But the Bakers say in court documents that the Hes abandoned Anna Mae by not visiting enough and failing to pay child support. For the past year, the Bakers have refused the Hes' official requests to give Anna Mae back. Last month, the Bakers insisted, through Parrish, that Mister He take a DNA test to prove that he was Anna Mae's father. The test proved that he is.

Now the court must decide what is best for Anna Mae, considering the bond of the family unit, the ability of each couple to care for her, the fact that life with the Bakers is all she knows.

David Levy, a lawyer and president of the Children's Rights Council, a non-profit children's advocacy group, says the legal advantage goes to the adults who live with the child. "Time works against the blood parents," he says. "Possession is nine-tenths of the law."

Still, courts often try to award custody to birth parents if they are capable of caring for the child, he says. In the case of Anna Mae, over the three years since she was born, her parents have improved their standing. They live in a larger one-bedroom apartment. They own a new car. And they both found jobs.

But their troubles lately have multiplied. Mister He is still not welcome at the university. Instead, he manages a Chinese restaurant. But that could change. His student visa is no longer in effect because he is not a student, so the Hes know they are in danger of being deported. They fear if that happens they will never see Anna Mae again.

The owners of the restaurants where the Hes work have received subpoenas demanding that they appear Monday at Parrish's office with documents pertaining to the couple, including any communication about Mister He with the Immigration and Naturalization Service. "They know this is our weakest point," Mister He says. "We show them we can make money to support Anna Mae, and they take away our jobs."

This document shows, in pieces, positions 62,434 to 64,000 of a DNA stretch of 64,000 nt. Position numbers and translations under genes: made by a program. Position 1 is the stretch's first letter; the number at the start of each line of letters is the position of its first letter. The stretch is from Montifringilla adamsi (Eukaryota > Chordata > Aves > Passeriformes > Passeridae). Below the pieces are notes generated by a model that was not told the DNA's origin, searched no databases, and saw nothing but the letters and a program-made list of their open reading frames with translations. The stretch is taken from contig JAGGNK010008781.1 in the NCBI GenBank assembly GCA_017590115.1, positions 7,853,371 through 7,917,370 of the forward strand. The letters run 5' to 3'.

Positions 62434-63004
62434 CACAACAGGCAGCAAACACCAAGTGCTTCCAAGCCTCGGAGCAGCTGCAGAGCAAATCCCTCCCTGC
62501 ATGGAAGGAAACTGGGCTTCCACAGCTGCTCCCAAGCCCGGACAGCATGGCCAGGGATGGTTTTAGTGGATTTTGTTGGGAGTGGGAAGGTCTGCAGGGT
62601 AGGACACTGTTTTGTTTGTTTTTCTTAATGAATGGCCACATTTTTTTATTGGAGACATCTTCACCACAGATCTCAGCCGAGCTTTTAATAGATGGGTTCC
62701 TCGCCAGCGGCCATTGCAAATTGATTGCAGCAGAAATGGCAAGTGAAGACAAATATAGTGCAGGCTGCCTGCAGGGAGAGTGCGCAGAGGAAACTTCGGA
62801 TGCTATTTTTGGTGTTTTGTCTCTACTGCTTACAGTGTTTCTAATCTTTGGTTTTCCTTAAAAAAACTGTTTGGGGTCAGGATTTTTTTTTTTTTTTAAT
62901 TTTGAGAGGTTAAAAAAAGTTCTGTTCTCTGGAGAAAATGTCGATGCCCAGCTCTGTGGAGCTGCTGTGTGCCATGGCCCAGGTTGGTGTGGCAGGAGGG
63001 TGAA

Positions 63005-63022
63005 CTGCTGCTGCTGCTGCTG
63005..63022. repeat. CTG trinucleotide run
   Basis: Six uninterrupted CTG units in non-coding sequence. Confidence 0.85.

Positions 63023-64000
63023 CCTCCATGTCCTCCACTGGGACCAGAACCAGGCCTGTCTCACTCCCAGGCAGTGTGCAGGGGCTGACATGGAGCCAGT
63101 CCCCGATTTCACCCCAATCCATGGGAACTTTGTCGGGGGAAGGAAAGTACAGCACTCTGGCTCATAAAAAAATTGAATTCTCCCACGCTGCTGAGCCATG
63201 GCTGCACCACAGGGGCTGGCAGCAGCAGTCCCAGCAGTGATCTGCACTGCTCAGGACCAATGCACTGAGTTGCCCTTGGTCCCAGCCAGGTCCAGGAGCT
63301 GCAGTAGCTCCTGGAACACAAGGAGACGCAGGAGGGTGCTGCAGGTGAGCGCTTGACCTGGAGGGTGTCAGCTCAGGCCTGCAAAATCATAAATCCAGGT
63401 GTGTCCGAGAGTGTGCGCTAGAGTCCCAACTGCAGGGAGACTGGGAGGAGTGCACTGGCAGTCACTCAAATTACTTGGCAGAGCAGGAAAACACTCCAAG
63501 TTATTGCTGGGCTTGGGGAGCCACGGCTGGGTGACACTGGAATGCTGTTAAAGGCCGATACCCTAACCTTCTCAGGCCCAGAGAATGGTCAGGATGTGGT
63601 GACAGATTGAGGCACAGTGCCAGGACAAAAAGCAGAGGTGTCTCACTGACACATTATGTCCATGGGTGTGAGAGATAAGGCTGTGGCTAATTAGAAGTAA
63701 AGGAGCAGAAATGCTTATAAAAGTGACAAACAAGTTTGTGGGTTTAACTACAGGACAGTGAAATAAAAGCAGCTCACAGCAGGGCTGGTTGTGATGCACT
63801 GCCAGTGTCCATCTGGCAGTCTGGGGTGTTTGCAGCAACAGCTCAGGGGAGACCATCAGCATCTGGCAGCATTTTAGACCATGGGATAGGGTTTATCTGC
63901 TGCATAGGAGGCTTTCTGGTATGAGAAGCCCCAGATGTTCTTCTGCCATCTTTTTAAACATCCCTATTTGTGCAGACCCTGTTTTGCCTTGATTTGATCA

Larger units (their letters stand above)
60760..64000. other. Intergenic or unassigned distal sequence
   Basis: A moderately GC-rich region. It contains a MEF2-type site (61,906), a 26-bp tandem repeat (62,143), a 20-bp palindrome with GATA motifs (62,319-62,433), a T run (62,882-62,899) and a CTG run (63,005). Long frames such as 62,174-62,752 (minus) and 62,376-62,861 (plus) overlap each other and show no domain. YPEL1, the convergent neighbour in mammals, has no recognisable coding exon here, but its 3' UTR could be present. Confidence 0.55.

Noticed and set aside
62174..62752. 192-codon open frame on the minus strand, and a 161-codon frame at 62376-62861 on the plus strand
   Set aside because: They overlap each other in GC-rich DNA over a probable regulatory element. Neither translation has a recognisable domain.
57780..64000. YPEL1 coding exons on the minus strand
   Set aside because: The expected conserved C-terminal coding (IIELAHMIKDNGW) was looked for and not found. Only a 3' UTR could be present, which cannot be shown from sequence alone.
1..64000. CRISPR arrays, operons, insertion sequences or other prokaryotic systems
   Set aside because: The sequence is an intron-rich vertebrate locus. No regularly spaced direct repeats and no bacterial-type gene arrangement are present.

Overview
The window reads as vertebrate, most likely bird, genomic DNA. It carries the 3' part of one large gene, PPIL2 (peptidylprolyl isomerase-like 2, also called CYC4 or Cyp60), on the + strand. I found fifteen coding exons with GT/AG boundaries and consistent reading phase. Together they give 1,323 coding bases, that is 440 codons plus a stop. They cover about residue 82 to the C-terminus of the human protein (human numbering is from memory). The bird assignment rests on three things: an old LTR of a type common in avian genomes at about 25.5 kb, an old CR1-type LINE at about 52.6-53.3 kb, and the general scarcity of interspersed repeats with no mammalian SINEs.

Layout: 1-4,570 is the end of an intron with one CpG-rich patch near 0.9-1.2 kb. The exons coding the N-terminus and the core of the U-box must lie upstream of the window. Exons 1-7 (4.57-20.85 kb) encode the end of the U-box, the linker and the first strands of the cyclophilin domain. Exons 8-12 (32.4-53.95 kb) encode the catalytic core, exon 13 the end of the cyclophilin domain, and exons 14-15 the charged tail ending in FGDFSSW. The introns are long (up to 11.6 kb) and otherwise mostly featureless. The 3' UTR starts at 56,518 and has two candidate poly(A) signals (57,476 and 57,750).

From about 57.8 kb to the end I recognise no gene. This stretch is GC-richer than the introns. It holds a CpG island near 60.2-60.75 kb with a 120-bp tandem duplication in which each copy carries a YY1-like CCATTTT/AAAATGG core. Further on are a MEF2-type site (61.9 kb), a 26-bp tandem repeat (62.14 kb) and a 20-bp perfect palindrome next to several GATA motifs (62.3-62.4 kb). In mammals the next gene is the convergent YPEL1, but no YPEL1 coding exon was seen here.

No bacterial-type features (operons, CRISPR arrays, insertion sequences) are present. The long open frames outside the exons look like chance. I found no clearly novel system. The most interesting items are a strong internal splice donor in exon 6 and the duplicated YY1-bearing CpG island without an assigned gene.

Casey has already lost her job as a waitress at the Great China Restaurant. Mister He doesn't know what will happen with his job at the Red Sun Buffet.

And there is still the matter of the criminal charge.

Mister He says he is learning that America's system of justice is not everything he thought it was. He insists he is innocent. He does not understand that it is not so simple.

In the three years since the assault charge was made, lawyers have negotiated and offered various plea agreements. The most recent is known as a "diversion": If he would admit guilt and stay out of trouble for a year, the case would be removed from his record.

But admitting guilt is not an option for Mister He. "The truth is not negotiable," he says. "The truth is all I have."

In his firm stance, he has alienated several lawyers who have tried to help him. Sometimes, in frustration, the Hes have become downright nasty. Casey once screamed at a lawyer who was assisting her and called the woman "the devil." More than once the Hes' visits to law offices have ended with threats to call the police and have them removed.

Last month, the judge dismissed the indictment against Mister He on a technicality. But prosecutors say they plan to file the charge again.

A complicated case

On Monday, Anna Mae's birthday, one year will have passed since the Hes have seen their child. When they visited on her second birthday, a conflict between the couples ended with the Bakers calling the police to have the Hes removed. The Bakers told the Hes they could not come to see Anna Mae again.

Levy says the He case is one of a growing number of more complicated custody cases in American courts today. Whether it's from immigration issues, gay or lesbian parents or artificial fertilization issues, custody cases are getting tougher for courts to decide.

"The system is not equipped to deal with this," Levy says. "The courts are never a good place to resolve custody."

Levy says in the case of Anna Mae, the adults should try to work together as a team. "I would recommend shared parenting. There are four adults who love this child. They are all just afraid of getting pushed out."

But he doubts the two sides can put aside their differences now to work together for the child. His prognosis is grim: "A huge mess in which the child is emotionally damaged for life."